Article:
Results tagged “Getty” from kwc blog

Getty Villa

|

getty.villa.1.jpg

I'm a fan of the Getty Center in LA and have been looking forward to the opportunity to visit the Getty Villa ever since it reopened in the beginning of 2006 after extensive renovations. The villa was constructed as a semi-recreation of the Villa of the Papyri, so named because many rolls of papyrus were discovered inside. Since its restoration, it houses the antiquities collection for the Getty. Architects for the Getty Villa relied on detailed floorplans drawn by Karl Weber, who excavated the Herculaneum villa in the mid-18th century. Volcanic gases forced the original excavation to be halted, and parts of the original villa remain unexplored.

The Getty Villa recreation is fun because it is a fake recreation: the architects were free to take odd liberties that restorations must avoid. Corinthian, Doric, and Ionic columns are intermixed, a Pompeii fountain recreation sits at the end of one of the villa's axes, travertine connects it to Meier's Getty Center, and other historical anachronisms and locational amalgams are present throughout. The architects even went so far as to add a modern "excavation" theme to the renovation. You're forced to walk up flights of stairs so that you enter the villa site from above. You then descend down stairs surrounded by concrete pressed to look like layers of wood. An archeological-styled ramp allows you to cross artificially added levels of the dig.

On the one hand, the architects went to great lengths to use Weber's floor plans of the buried Roman villa -- they even located atrium designs from other villas to determine whether or not the atrium should be one or two levels -- but then they throw accuracy out of the window to represent architectural cross-sections of history, ancient Roman and modern. Perhaps the cross-section is useful, because the Villa is there to house real artifacts of Etruscan, Greek, and Roman past. It is easy to discern simulcra from relic.

I have visited the actual archeological sites at Ercalono/Herculaneum and Pompeii in 2001, seen the old mosaics and paintings, and walked the layers of excavation. More than those sites, though, I was reminded of Forest Lawn Memorial-Park and Cemetary in Glendale, CA, which has a stained-glass recreation of the Last Supper, a full-size David statue, and many other replicas that I briefly talked about here. I had visited Forest Lawn because Umberto Eco mentioned it in his essay on "hyperreal" museums in Travels in Hyperreality and my frequent visits to Glendale made it an easy stop. I dug out my old notes on Travels in Hyperreality for this post to try and find a Forest Lawn quote that would describe the nature of the Villa. Surprisingly, I found this quote instead:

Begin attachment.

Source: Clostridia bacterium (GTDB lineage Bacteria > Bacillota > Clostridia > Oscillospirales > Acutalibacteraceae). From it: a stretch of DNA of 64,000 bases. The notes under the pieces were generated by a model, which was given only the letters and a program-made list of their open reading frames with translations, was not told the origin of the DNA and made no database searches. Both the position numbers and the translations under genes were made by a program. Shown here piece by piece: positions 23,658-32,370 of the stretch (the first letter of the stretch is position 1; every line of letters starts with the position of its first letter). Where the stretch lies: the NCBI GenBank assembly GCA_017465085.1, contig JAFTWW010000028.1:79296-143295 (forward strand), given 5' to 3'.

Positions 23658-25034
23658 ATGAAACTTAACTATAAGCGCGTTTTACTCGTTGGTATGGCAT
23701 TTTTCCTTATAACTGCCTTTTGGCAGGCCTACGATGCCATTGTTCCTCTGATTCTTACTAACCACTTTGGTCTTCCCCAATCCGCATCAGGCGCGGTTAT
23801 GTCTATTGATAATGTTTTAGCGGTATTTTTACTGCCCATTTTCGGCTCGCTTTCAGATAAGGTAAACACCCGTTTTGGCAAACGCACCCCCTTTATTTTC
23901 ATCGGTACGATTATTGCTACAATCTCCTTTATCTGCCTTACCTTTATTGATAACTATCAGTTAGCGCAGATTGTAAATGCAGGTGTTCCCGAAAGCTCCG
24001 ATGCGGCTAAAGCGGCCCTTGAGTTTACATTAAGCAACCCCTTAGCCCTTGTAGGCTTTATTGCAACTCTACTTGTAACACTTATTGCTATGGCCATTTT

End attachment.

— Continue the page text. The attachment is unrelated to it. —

...We try to think how a Roman patrician lived and what he was thinking when he built himself one of the villas that the Getty Museum reconstructs, in its need to reconstruct at home the grandeur of Greek civilization. The Roman yearned for impossible parthenons; from Hellenistic artists he ordered copies of the great statues of the Periclean age. He was a greedy shark who, after having helped bring down Greece, guaranteed its survival in the form of copies. Between the Roman patrician and the Greece of the fifth century there were, we might say, from five to seven hundred years. Between the Getty Museum and the remade Rome there are, roughly speaking, two thousand. The temporal gap is bridged by archeological knowledge; we can rely on the Getty team, their reconstruction is more faithful to Herculaneum than the Herculaneum reproduction was faithful to the Greek tradition. But the fact is that our journey into the Absolute Fake, begun in the spirit of irony and sophisticated repulsion, is now exposing us to some dramatic questions.